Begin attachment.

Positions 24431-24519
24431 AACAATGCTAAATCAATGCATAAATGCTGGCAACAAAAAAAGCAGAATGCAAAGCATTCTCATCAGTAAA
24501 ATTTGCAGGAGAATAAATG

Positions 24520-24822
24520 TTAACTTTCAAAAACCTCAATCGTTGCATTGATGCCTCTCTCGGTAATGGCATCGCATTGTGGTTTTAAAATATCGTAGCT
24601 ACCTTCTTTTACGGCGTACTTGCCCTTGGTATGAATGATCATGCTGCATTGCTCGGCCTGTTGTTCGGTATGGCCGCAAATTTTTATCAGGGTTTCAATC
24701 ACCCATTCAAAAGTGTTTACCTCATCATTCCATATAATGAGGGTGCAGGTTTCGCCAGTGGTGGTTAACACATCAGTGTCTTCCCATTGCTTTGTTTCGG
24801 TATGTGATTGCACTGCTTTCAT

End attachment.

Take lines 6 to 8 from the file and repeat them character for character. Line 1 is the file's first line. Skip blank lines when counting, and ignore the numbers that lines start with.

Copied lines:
24601 ACCTTCTTTTACGGCGTACTTGCCCTTGGTATGAATGATCATGCTGCATTGCTCGGCCTGTTGTTCGGTATGGCCGCAAATTTTTATCAGGGTTTCAATC
24701 ACCCATTCAAAAGTGTTTACCTCATCATTCCATATAATGAGGGTGCAGGTTTCGCCAGTGGTGGTTAACACATCAGTGTCTTCCCATTGCTTTGTTTCGG
24801 TATGTGATTGCACTGCTTTCAT